Wednesday, September 30, 2009

Favourite Things

One of my favourite things about quilting and needlework is all the fabulous tools!

Some you buy, others you can make. Below is a tomato pincushion designed by Fig Tree Quilting from their book "Fresh Vintage Sewing". As soon as I saw it I knew I had to make it and now I have one sitting right beside my sewing machine!

Tomato Pincushion by Fig Tree & Co.

Although I really like my tomato pin cushion, my favourite is still my little Tigger!

I bought him many years ago and he has held the Pin Cushion Place of Honour on my sewing table ever since. My children were aghast with my choice when I brought him home - they had the silly idea I would go to a sewing store and buy a conventional one!



And here he is!

My son is certain that somewhere in the world is a tiger with a very sore back!

Saturday, September 26, 2009

Beginnings and Endings

It is often said Spring is for beginnings; for me though, it's Fall. When the days still have summer's heat but the nights are cool and the air seems fresher. When the leaves start to fall from the trees and you sense the world is getting ready to sleep. This is my time for beginnings!

I have noticed over the years that in quilting there seems to be a penchant for finishing things; many guilds and groups have either UFO, or the newer acronym PHD, contests to encourage their members to finish projects of varying ages. Most quilters have several projects in various stages of completion and many express concern over getting things finished. Some even go so far as to complain about being stressed out over all their incomplete projects!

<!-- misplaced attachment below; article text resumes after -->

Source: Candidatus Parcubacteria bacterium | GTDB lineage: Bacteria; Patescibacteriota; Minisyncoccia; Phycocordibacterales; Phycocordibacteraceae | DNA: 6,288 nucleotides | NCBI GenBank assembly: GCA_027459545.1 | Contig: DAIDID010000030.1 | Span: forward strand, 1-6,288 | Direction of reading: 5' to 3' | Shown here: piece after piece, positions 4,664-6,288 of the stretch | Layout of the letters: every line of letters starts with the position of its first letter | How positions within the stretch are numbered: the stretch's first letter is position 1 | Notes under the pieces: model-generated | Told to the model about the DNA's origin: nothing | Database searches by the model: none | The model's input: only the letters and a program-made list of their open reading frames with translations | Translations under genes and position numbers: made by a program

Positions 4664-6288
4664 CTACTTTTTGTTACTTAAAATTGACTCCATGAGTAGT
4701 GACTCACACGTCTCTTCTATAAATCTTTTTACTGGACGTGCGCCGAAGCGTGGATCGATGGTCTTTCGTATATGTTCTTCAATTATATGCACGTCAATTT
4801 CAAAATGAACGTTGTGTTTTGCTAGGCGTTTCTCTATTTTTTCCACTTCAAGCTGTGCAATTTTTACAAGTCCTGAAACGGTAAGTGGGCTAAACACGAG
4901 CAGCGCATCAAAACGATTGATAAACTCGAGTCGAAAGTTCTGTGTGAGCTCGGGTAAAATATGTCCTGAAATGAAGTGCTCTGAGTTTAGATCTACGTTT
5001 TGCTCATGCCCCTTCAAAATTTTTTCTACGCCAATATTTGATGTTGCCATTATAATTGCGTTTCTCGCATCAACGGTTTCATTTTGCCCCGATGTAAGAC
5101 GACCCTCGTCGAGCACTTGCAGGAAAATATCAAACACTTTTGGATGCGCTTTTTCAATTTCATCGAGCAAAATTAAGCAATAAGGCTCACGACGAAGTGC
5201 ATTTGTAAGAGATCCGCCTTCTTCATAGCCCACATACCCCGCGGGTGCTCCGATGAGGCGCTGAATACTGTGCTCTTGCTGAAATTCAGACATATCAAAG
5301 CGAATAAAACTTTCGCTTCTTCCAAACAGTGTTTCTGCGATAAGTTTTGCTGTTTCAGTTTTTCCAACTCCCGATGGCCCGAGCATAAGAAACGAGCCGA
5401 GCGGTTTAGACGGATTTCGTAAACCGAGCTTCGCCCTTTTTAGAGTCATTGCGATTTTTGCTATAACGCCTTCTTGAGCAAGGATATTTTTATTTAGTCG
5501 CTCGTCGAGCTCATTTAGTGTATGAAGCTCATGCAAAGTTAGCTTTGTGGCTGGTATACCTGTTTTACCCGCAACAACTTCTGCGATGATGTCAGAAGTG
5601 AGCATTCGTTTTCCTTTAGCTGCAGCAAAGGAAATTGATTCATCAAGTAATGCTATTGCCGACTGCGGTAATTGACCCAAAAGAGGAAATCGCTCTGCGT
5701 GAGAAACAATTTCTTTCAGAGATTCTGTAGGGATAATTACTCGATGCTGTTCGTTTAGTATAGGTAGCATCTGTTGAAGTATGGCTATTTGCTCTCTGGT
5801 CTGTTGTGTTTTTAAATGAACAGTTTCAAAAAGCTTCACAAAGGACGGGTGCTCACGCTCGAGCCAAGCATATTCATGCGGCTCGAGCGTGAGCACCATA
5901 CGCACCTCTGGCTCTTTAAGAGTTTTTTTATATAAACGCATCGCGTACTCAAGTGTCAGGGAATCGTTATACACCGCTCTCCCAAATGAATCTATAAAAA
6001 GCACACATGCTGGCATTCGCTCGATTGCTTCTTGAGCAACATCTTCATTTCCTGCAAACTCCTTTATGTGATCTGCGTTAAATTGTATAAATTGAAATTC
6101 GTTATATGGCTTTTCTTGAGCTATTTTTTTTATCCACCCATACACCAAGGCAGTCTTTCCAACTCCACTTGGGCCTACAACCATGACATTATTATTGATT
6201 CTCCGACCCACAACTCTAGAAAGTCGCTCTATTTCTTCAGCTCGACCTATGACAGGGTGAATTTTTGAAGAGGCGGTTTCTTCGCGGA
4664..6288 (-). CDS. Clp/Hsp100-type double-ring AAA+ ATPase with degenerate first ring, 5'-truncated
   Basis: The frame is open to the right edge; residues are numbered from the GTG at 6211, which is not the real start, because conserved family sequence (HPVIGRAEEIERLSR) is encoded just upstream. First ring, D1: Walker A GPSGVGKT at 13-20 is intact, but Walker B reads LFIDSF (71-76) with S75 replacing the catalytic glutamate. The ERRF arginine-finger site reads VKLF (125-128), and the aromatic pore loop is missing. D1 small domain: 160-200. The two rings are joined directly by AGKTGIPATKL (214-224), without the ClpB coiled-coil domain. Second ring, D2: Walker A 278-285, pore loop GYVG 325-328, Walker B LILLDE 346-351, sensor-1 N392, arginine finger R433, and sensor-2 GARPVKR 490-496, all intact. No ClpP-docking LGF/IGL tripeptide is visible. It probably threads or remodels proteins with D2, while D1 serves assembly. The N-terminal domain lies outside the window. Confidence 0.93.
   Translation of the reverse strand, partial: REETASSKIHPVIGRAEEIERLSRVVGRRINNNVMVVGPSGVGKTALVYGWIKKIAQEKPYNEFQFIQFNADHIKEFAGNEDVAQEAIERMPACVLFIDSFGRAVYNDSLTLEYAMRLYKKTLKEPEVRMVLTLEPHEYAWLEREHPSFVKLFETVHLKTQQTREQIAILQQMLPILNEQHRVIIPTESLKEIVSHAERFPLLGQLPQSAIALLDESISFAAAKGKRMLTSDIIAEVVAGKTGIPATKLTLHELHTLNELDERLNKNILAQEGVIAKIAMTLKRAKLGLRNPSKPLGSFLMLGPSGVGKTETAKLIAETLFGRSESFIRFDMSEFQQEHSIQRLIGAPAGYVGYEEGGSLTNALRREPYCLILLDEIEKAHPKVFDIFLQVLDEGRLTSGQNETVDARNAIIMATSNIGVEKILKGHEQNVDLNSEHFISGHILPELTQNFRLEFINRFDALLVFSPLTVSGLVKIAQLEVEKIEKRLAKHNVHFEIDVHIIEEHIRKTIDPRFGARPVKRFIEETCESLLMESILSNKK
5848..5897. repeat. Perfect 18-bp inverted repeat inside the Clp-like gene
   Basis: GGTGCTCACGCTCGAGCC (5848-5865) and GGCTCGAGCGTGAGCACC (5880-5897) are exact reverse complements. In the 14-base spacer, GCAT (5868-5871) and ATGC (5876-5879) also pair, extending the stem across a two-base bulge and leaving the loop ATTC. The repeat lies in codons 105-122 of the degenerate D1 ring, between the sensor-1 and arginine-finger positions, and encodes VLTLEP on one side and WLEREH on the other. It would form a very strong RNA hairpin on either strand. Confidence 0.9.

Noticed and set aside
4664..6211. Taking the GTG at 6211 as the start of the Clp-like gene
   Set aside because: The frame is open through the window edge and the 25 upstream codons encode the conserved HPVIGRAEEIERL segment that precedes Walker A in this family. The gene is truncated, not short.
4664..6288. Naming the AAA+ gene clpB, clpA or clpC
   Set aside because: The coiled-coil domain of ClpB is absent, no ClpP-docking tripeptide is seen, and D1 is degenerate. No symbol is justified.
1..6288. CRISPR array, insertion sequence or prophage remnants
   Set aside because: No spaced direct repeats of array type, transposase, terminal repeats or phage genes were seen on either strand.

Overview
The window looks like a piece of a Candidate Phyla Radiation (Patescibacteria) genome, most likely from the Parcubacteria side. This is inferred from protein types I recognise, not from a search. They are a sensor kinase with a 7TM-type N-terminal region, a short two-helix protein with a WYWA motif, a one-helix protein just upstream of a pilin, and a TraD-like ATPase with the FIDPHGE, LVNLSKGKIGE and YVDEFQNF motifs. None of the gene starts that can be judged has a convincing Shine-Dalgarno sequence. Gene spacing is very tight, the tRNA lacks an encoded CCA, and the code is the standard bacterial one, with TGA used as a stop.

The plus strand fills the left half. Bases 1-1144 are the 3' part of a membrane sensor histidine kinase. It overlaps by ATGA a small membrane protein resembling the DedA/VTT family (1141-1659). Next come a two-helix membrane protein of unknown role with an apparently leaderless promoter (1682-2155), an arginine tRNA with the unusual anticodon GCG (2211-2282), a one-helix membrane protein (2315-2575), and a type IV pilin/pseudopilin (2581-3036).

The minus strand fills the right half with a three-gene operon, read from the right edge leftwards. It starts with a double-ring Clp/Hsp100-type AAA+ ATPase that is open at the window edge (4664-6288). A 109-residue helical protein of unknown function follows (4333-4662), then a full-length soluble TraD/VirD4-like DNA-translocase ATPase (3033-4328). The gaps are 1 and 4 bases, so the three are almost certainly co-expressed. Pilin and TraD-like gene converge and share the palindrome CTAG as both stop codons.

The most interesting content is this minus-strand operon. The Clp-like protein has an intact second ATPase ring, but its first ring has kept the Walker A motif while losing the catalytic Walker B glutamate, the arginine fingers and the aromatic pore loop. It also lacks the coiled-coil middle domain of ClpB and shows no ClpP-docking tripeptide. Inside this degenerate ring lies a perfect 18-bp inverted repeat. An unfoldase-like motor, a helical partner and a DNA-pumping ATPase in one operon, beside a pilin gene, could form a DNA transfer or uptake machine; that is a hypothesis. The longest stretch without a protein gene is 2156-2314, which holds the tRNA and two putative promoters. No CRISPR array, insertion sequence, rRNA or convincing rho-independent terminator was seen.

Well, as far as I am concerned, being finished is highly over-rated!

I absolutely love starting a new project; looking through pattern books, sketching a quick design on graph paper, sifting through piles of fabric searching for just the right fabrics to tell the story and eventually, hopefully, realizing a trip to the local quilt shop is in order. For me there is nothing quite like the prospect of a new project.

And with some, the excitement wears off. If the piecing or applique becomes a drudgery I will set it aside and wait until I am "bitten" with it again. If it's my own design and I have come to an impasse and am not sure where to go next, I put it away. Not always out of sight, but out of reach. And while I am working on my next new project, I will look over occasionally and think about it. Eventually an idea sparks or the will to continue takes over and I take it up again. Eventually it will be finished but I am in no hurry. (It's not as if the Good Quilting Fairy is going to come along and do it for me - it will still be there when I am ready!)

You see for me, it's all about the process. I love the making of things, the figuring it out and while I enjoy a finished product as much as anyone, I quilt for the love of doing it, not having it.

And so, here is the start of my next new project!




Happy Beginnings to You!

Wednesday, September 16, 2009

Bright Idea, Poorly Executed!